PeruGracie Performing live for guests

Dinner Show Helps People in Peru

“What you do for yourself on a day-to-day basis is whatever but what you can do for others that you know wouldn’t get done otherwise…that for me has meaning.”- Gracie Freese

Local entrepreneur, Gracie Freese, of Gracie’s Groomingdales and the popular Poodle Lady Paparazzi impressed the audience with her guitar playing and vocals on Saturday, October 6. The songs were a mix of Gracie’s favorite hymns and folk music. The event was the first show in the Cameron Area Arts Council (CAAC) “Dinner and a Show” series.


Heartfelt renditions of songs meaningful to Gracie were sang to raise awareness and funds for her children’s mission in Peru. There were even a couple songs sung in Spanish in honor of Peru, “It is so poor and so beautiful at the same time,” mused Gracie. A slide show of her 18 years of mission work in Peru were on display during the concert.



It was on a mission trip to Costa Rica with the Cameron Methodist Church back in 2000 that Gracie met Rev. Caesar Llanco Zavaleta. The purpose of the trip was to build housing for married students of the Latin American Bible University. Caesar was a student at the time and would join thee group in the evenings as they sat around, played instruments, and sang song together in Spanish and in English.



After a few discussions with Caesar about his country Gracie was determined to figure out what could be done to help his people. She came back to the States and started asking how to get a team together to go to Peru. There were no missions into Peru at that time, but I went to team training and “God really does work in mysterious ways” because two weeks later she got a call from a group planning on going to Lima. An earthquake hit Peru before the group left and Gracie asked if they could raise money for disaster relief and give it directly to the Bishop. Not getting a straight answer and unknowingly decimating the chain of command she called the head office in New York and asked. She was told that they didn’t see why not and so that is what she did. God would later use that relationship with the Peruvian Bishop to open doors for mission work for her group.



In 2002 Gracie brought her first team to Peru. She recalled seeing the children and being struck by their beautiful rosy cheeks and the horror of realizing they were wind chapped from constant exposure and that their feet were blue from having to wash their clothes in freezing water in a bucket (if they were lucky enough to have water). Gracie’s group was able to build a small wooden building for the people to get in out of the weather and put a water tank on the roof, making it one of the few places with running water (until somebody stole the tank anyway). The group called it the “carboard church” project. To make it happen Gracie raised the money to buy the plot of land and transfer it to the Bishop so that they could build. The next year students from Duke University bought the adjoining lot and were able to build a three-story church for the community. The next year they went to another part of Peru and renovated a dilapidated building “it was like a bomb shelter,” said Gracie. They put in a kitchen, basic bathroom, and flooring. Most of the group’s mission projects span two or three years.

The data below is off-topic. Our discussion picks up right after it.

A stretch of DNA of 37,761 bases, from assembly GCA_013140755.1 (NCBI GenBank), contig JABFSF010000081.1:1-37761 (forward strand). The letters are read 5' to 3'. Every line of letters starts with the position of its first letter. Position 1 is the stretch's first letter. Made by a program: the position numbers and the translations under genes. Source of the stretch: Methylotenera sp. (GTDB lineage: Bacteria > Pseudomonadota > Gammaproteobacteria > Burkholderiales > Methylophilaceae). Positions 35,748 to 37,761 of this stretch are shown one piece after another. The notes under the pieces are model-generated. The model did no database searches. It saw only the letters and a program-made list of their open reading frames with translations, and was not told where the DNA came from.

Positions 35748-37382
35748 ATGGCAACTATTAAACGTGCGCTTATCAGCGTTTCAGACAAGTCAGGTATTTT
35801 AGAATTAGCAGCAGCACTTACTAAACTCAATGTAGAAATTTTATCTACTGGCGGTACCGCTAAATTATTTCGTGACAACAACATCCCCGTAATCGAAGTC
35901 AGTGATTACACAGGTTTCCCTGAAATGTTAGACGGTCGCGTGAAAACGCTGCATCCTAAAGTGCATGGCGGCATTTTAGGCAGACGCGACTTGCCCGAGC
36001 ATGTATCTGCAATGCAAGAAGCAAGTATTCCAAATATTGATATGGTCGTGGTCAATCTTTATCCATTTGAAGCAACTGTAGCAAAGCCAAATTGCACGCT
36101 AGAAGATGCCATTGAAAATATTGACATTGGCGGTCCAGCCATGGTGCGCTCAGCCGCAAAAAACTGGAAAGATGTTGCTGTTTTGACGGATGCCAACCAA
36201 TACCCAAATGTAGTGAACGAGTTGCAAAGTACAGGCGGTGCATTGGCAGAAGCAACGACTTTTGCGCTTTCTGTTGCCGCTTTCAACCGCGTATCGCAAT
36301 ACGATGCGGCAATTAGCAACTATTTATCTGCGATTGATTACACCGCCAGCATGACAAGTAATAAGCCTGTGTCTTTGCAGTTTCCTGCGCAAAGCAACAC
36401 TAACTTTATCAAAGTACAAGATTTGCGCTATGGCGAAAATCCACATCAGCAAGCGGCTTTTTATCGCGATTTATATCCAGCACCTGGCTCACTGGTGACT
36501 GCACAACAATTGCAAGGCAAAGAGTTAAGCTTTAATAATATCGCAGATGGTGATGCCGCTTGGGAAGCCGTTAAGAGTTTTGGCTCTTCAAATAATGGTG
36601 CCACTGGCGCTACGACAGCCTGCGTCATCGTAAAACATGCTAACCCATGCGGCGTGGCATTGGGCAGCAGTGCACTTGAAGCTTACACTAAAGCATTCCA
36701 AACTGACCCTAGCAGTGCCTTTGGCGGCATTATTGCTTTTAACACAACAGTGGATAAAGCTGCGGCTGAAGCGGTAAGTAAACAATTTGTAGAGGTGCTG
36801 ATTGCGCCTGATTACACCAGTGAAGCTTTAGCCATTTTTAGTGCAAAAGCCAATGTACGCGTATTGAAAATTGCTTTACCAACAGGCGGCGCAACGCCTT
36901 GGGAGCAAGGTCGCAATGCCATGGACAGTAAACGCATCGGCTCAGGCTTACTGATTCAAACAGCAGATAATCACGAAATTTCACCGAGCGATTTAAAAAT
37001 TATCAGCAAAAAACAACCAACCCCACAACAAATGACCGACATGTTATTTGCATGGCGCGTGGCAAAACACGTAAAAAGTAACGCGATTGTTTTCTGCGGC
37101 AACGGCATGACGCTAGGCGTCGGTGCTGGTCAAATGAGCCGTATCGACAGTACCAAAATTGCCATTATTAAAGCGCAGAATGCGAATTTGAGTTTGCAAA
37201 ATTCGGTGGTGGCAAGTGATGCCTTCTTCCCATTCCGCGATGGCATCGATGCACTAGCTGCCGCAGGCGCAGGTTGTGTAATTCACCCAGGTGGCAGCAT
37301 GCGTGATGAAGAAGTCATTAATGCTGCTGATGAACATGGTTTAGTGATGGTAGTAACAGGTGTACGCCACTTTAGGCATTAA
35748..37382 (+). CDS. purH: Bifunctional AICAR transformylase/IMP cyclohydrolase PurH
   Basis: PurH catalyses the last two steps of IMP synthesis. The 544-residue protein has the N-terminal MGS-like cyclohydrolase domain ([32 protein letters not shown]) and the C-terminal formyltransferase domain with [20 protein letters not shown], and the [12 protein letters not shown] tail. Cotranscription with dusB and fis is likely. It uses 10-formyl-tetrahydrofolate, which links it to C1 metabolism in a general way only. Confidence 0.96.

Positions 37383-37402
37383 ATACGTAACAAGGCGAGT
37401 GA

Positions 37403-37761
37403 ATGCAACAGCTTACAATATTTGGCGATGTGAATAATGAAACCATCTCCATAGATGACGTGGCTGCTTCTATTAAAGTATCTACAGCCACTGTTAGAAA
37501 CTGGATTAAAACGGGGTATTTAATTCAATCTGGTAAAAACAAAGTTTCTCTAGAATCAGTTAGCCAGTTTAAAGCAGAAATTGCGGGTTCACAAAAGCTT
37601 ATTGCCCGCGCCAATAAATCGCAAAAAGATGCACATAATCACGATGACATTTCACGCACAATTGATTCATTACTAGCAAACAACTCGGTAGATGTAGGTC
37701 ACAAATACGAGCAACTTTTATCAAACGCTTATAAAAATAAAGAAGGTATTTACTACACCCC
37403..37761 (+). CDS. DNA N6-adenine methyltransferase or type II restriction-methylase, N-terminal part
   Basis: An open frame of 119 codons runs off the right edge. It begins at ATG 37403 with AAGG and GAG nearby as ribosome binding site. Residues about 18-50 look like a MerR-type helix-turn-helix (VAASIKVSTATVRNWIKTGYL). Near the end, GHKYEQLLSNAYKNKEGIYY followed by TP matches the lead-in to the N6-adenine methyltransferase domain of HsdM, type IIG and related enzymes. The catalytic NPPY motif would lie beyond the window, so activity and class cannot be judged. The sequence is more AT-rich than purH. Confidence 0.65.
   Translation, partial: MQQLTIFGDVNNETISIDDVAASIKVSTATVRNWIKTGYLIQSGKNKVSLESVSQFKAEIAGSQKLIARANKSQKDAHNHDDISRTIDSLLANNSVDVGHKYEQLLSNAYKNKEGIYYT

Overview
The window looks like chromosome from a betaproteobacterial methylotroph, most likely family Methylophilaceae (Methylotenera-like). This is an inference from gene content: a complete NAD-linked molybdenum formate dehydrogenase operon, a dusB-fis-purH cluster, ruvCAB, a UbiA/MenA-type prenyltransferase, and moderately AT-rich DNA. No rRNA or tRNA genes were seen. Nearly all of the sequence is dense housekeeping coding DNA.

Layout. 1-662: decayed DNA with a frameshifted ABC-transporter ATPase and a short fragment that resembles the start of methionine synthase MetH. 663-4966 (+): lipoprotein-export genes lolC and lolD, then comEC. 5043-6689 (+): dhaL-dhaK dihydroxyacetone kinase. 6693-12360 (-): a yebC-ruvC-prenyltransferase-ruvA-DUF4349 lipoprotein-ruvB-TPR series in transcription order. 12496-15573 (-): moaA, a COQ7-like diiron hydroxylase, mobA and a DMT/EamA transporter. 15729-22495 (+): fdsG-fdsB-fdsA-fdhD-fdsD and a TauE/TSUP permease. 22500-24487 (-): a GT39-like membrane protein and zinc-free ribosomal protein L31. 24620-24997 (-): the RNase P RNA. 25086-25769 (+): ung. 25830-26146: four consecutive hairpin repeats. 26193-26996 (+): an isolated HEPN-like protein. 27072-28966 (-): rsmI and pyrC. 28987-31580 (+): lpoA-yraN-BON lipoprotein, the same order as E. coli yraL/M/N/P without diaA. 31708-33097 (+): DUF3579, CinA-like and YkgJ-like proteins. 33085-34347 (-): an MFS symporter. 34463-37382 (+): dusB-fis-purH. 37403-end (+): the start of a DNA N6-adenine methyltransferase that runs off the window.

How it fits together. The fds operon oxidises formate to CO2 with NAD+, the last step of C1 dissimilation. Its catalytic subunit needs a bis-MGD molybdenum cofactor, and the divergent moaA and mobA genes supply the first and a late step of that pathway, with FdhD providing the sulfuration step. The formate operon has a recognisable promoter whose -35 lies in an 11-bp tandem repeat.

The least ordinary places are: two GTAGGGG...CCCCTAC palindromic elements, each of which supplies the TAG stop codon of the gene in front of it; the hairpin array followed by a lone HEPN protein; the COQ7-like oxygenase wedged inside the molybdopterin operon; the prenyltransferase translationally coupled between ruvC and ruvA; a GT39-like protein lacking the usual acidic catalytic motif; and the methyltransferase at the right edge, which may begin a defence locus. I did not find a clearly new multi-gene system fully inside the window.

Each year Gracie and her team raise money and go to Peru to do some basic construction, repair buildings, paint walls, provide food, clothing, mattresses, and sanitary stations for the children of Peru. Caesar identifies a list of projects and needs and Gracie tells him what she thinks they will be able to cover that year. “It is a hard life—it just hurts you to see it. Seeing children suffering with little to eat and chapped from constant exposure to the cold. It becomes difficult for the team members to witness the hardship and the disparity in cultures.” They try to raise about $2000 annually that goes to food to sustain the children in the project areas of Huancayo, San Jeronimo, Jose Olaya, Ventanilla, Lima, Azapampa, Ahuac, and Concepcion. The highlight of which is called the “Breakfast of Love” for children in the Jungle and Mountain districts. Once a week a church in those districts will provide a protein rich breakfast to area children with milk, fruit, and meat (likely the only milk or meat the child will eat in that week). Gracie also tries to bring a team of about 10 people to help with the building and renovation projects. Each member of the team contributes about $200 to the project and pays for their own airfare and food during the trip. “It doesn’t cost much,” insists Gracie. The team usually stays with Caesar and his family and there is some opportunity to tour.



“Mission work is hard to describe,” said Gracie, “What you do for yourself on a day-to-day basis is whatever but what you can do for others that you know wouldn’t get done otherwise…that for me has meaning.” Gracie emphasized “It isn’t just going there and slapping some paint on a wall. They cannot do that for themselves. Paint is very expensive there. They don’t have nice things. Kindness means a lot.”



The CAAC Diner and a Show event raised $518 for Peru. Donations can be set via check to the Maysville Methodist Church writing Peru in the memo.



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